Individuals who have become citizens of the Republic of Vanuatu under the Development Support Program (DSP) have restricted privileges compared to naturalised citizens.
Chairman of Vanuatu National Citizenship Commission (VNCC) Ronald Warsal told Daily Post that although these people have become citizens of Vanuatu, their privileges are limited as per the amended Constitution Act No. 27 of 2013.
Article 13 (3) states, “For the purposes of protecting the national sovereignty of Vanuatu, a holder of dual citizenship must not; (a) hold or serve in any public office; (b) be involved in Vanuatu politics; (c) fund activities that would cause political stability in Vanuatu; (d) affiliate with or form any political parties in Vanuatu; (e) stand as a candidate and vote at any of the following elections (i) general election for Members of Parliament; (ii) Provincial election for members to a provincial Government Council and (iii) municipal election for members to a Municipal Council."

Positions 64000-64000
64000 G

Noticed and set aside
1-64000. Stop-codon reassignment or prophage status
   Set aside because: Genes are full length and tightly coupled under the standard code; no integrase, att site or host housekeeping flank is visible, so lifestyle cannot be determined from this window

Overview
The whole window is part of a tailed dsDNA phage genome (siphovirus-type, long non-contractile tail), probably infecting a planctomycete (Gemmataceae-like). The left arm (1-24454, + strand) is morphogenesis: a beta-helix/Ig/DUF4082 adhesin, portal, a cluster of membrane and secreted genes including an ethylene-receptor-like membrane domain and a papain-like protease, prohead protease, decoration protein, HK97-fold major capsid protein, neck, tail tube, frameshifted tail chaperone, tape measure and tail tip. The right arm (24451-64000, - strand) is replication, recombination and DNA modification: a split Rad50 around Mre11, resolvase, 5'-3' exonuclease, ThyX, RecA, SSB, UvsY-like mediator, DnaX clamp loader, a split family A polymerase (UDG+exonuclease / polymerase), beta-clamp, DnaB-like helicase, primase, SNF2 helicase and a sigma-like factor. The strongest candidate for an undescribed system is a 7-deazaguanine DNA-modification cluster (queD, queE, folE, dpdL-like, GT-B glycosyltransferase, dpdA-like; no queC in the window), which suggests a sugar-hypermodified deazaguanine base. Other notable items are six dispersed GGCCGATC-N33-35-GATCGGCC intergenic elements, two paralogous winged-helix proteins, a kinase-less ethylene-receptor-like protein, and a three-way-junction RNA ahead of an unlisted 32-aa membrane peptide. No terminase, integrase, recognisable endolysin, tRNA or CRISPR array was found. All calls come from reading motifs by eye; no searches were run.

These restrictions do not apply to a naturalised citizen who has gained Vanuatu citizenship and has dual citizenship.
“Naturalised citizens have similar rights and benefits like that of indigenous citizens," Chairman Warsal said.
Anyone who has lived in Vanuatu for 10 years can apply for citizenship. The Act also provides for a non-citizen to become a citizen if he or she is married to an indigenous citizen and has lived in the country for at least two years.
In 2017, the Passport law was amended in order to proceed with the Citizenship sale program. So far, approximately 5,000 applicants were granted citizenship by the Citizenship Commission.